“The Wisdom of Birds: An Illustrated History of Ornithology” by Tim Burkhead was a delight to read.  I don’t recall either an evolution or creation bias.  In fact, other than a mention of evolution somewhere in the book, it is factual from history with beliefs of science throughout the ages.  It doesn’t tell you what to believe, just tells you about the study of birds.  It was really enjoyable. 

And, do go and enjoy all of the birding festivals around the country.  These are really enjoyable and informative.  Not everyone is going to force-feed you bird-evolution.  I just wanted to offer you some alternative sources of bird studies on this blog.

Well, I’ll update this with more information as I find it.  Maybe I’ll still do that website idea, just call it something else.  I do like to write about naturalist studies.  Meantime, enjoy your study of birds.

Flat Stanley pays a visit

My niece, Amy, lives in Pennsylvania and her class is doing the social studies unit using Flat Stanley. She colored her little guy and mailed him to us to take on adventures and then send him back with pictures and information about the area. I guess since we live furthest from the family we were chosen to be graced by his presence.
Flat Stanley has been to the grocery store, our homeschool art class and speech class. “He” helped decorate the 4H Christmas parade float and has been to Bass Pro Shop for the Christmas display. Flat Stanley has been to restaurants in town, the Grand Hotel, the Fairhope art festival and Walmart. We never made it to a Mardi Gras festival (big around here) so neither did “he” but Amy and her classmates were sent some beads for the fun of it.
Upcoming trips before he heads home will be: Montgomery AL, Blakely Battlefield, Ft Morgan for bird banding, across the bay on a ferry and then Dauphin Island. Flat Stanley will most likely ride scooters with the boys and their friends next week and maybe engage in a game of croquet in our backyard.

Fairhope Arts Festival 2010

We went to the Fairhope arts festival yesterday; our first since moving here and it was awesome.  I don’t believe I’ve ever been to an arts fair that large, ever.

There were artists I’ve seen before and plenty I haven’t.  I gravitated toward the ones with unique products and wildlife art.  The wildlife art was mostly prints of photographs of birds, alligators etc.  One artist sold etchings of birds, one had miniature canvases of bird eggs.  An artist that needs mention is Debbie’s Birdhouses from Lampe Missouri.  These are highfired stoneware egg-shaped nests hanging by metal hooks.  She also has stoneware bird bottles that hang horizontal. I found them unique and liked them because they will obviously last a longer time than traditional wood  nests.  They are very appealing to look at and cost about $20.  I have a nice selection of wood birdhouses and nesting boxes but I really like these stoneware nests.  You can find her at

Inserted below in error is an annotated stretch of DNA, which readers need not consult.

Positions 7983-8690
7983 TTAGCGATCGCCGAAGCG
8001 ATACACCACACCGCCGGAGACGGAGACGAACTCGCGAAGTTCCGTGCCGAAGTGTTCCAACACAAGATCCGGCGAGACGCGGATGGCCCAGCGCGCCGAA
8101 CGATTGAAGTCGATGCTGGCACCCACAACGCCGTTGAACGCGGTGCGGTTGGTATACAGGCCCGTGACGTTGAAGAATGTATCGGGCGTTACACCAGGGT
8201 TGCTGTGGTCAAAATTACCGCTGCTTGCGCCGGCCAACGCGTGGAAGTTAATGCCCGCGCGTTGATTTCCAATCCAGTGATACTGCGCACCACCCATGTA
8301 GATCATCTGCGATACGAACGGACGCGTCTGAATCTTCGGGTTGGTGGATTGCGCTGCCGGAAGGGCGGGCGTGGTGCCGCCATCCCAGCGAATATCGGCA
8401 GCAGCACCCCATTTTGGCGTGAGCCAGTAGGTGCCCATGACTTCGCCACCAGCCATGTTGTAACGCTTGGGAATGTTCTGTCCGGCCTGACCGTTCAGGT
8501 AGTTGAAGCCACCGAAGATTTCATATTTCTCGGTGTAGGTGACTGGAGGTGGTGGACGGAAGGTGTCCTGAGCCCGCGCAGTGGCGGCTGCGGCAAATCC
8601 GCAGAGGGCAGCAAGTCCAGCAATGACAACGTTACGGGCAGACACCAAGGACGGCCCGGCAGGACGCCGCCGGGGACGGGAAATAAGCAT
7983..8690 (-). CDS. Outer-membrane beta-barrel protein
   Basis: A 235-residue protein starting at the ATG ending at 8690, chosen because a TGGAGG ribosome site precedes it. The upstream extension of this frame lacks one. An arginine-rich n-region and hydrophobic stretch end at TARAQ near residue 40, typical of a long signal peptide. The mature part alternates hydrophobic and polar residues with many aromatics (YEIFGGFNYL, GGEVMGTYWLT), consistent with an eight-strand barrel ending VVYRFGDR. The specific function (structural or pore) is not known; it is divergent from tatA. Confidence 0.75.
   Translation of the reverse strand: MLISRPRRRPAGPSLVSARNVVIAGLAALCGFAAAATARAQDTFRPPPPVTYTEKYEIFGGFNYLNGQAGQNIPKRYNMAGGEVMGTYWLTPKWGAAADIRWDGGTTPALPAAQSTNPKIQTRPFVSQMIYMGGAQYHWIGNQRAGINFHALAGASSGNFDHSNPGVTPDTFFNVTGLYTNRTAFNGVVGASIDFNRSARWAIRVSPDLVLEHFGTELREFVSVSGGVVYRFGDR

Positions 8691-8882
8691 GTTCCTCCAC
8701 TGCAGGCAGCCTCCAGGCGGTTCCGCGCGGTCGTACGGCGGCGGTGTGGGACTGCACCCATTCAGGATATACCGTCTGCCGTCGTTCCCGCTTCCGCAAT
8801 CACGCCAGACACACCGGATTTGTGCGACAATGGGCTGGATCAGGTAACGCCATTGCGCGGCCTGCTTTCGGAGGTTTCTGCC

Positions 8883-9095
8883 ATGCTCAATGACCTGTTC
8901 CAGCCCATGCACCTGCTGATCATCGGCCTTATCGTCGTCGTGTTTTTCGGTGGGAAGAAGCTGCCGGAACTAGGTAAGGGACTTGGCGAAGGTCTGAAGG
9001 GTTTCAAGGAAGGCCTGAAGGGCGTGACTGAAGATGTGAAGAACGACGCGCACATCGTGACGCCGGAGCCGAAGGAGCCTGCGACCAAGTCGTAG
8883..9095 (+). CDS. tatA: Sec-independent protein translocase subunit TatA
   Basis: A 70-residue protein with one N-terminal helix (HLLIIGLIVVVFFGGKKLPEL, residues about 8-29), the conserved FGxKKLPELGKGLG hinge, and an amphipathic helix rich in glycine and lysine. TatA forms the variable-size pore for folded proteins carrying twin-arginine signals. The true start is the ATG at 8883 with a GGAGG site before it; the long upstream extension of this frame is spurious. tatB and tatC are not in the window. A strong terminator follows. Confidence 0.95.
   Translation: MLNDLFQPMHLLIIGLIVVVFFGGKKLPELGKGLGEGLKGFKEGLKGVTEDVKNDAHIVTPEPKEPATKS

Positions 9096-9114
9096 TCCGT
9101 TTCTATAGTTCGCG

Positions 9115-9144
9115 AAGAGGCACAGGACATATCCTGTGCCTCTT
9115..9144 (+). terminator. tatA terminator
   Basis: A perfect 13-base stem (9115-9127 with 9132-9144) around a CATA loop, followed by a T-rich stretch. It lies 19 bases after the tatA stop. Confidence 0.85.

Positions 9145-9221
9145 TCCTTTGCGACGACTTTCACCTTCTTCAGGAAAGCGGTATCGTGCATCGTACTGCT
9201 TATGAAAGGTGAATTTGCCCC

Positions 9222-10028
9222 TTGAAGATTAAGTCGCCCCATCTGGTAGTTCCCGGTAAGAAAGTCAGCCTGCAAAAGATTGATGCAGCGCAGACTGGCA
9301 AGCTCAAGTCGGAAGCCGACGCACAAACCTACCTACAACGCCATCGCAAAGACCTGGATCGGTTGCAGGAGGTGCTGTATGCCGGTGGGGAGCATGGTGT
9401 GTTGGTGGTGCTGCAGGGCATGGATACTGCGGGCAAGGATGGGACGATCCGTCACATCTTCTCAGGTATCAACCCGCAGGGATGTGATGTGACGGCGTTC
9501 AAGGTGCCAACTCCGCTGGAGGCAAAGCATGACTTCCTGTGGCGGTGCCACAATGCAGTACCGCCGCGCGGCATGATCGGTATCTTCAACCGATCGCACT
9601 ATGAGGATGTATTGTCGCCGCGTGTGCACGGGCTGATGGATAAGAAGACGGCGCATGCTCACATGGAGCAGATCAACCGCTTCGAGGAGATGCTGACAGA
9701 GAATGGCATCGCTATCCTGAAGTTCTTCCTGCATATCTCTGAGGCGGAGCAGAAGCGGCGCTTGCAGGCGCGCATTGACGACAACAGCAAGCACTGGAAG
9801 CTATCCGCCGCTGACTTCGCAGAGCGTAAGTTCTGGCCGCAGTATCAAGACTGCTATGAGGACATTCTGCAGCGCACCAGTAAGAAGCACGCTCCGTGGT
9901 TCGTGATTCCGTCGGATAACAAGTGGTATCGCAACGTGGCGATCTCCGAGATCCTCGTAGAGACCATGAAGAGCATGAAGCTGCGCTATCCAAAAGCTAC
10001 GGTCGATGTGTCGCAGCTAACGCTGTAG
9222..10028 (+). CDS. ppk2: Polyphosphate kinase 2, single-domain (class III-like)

Lynn Reeder has beautiful, unique art.  She places drywall mud on wood and then carves into it before it fully dries.  She then paints the piece and coats it with a shellacking.  Don’t try this at home, though, because she has a secret way of keeping the drywall mud from cracking.  The process also takes a long, long time, too.  She told me of teachers trying to duplicate her work in classrooms and it didn’t work out because of cracking.  You’re better off buying a piece of her art.  Find it at


If you have a good idea, someone else will have that idea, too.  It’s a matter of who acts on it quicker and gets it into the market place.  I think that’s the story of my like.  I need to start acting on all of my ideas.  Anyway, I collected old discarded sails  last year with the idea of making a backpack to carry my beach towel and tanning lotion while I rode my bike to the beach.  I thought sail material would be great to use for these bags and wanted to make a whole bunch and sell them.  Well, someone else had the idea and acted on it (I don’t have a sewing machine and I used to borrow one from our Extension office in Sarasota for some projects).  Earth and Sea Gear has tote bags, wallets, dufflebags, and the exact bag I was planning to make (the exact pattern) in their collection.  They use colorful sails as well and line with cotton fabric (which I wouldn’t have done, but it looks good).  Well, until I buy a sewing machine and start making my own for sale, you can find these at